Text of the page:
Shangri-La Springs is a historic property in Bonita Springs, Florida.
The initial building on the property was built in 1921 as a small hotel to accommodate potential buyers for a local real estate development. The property changed hands many times over the years. Its mineral springs became a health-related focus for osteopathic and homeopathic owners.
The present owners acquired the property in 1998. Their focus was preservationist, but also to expand the holistic and naturalistic vision of some of the former owners of Shangri-La. This is done partially through visual and performance arts. In addition, various classes featuring yoga, dance and meditation complement the artistic endeavors.
As you enter the main building, you continue onto a very aesthetically pleasing lounge area with beautiful wooden floors restored from the original structure and a very relaxing, homey feel. If you go through the building to it’s exterior, there is a very nice courtyard, and if you continue on there is a short, but scenic path through the property, and a magnificent Mysore Fig tree, one of the few in Southwest Florida.
The culinary arts play a very big roll here. Chef Pyro Rodriguez was recently brought on board to feature foods that are both farm and boat to table as well as non-GMO and organic. To this end, Rodriguez uses local vendors such as Inyoni Farms, Circle C Farms and Southern Alaska Seafood from Colorado.
Shangri-La Springs features a beautiful dining area that is open for lunch from 11:30a to 2:30p , Monday-Friday.
I came here a couple of times to sample some of the items off their menu. The first thing ordered was the beets.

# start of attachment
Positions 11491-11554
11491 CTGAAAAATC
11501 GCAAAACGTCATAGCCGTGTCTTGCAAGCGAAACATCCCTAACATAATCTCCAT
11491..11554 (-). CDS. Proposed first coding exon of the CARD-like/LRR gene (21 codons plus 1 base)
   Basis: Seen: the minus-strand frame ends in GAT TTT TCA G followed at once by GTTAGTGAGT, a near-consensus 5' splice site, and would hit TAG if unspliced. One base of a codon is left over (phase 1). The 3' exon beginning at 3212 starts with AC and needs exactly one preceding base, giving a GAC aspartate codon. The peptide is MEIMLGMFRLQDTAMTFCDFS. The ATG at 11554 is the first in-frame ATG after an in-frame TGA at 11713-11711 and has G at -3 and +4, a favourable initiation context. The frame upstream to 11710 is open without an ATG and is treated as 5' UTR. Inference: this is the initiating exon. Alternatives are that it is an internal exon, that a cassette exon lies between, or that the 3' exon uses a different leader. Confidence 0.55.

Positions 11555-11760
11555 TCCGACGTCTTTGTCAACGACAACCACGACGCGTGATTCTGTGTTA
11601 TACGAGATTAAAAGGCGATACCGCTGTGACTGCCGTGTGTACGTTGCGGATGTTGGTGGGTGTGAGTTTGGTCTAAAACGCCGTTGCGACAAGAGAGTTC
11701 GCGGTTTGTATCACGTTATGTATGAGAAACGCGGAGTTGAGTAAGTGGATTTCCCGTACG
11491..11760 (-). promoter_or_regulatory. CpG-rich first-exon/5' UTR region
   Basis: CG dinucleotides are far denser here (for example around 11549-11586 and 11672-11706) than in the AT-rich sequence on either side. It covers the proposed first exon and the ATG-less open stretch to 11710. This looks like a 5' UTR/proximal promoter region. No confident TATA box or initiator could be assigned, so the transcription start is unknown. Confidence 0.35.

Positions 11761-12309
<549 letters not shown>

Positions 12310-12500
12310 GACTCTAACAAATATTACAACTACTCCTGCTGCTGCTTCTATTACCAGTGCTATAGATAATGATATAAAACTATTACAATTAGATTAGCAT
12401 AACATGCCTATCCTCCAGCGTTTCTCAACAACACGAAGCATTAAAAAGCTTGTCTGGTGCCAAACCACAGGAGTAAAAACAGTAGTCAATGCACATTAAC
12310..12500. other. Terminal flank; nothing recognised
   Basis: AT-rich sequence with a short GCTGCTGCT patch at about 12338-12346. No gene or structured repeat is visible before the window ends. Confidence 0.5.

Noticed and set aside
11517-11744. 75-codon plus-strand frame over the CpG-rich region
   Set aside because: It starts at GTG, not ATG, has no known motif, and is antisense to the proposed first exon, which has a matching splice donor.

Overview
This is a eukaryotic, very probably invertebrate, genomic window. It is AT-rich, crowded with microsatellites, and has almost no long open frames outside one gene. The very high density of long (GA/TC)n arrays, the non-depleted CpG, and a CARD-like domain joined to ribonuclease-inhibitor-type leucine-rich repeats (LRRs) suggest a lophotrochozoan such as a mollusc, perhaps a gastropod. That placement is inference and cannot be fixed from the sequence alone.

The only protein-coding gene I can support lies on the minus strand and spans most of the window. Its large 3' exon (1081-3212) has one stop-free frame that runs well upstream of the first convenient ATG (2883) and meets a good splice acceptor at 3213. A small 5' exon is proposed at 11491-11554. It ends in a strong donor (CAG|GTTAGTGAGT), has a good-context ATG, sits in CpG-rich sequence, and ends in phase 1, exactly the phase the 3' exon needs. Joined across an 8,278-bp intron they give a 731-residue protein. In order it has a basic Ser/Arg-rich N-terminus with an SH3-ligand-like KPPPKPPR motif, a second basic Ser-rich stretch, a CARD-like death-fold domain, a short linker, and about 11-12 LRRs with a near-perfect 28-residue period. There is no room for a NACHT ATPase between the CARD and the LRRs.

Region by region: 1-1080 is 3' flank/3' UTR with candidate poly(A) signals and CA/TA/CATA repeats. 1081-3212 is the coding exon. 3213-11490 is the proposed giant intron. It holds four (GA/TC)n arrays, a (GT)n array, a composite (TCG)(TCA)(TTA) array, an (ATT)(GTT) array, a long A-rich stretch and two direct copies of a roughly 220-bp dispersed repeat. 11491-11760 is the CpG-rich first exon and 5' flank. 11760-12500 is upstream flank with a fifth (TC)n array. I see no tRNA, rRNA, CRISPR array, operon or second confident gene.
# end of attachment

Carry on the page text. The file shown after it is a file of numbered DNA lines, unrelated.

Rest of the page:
The Coho salmon entree followed.
On my first visit, they were sold out of pork so I ordered the chicken dish. This was, also, very good. Sous-vide cooked chicken breast was served atop a bed of couscous and topped with Sauce Vert
On my second visit I tried the pork. Braised pork was served with a purple potato/polenta mixture, topped with lemongrass and fennel foam and served with mole sauce. This was delicious and my favorite entree of the three.
The kitchen also grows produce on site to complement its farm to table vision. As these pictures were taken in mid-summer, there is not a lot growing here. It’s a different story in the fall and winter, and the property is expanding this endeavor to perhaps supply most of the produce needs of the restaurant.
The food at Shangri-La is very good, served in a pleasant atmosphere on one of the most historic properties in Southwest Florida. As the gardens and the patronage of the property expand in the winter months, I cannot wait to see what good things continue to come from Shangri-La.
That’s that for another post on Forks.
27750 Old 41 Rd., Bonita Springs, Florida
Copyright 2016 South Florida Reporter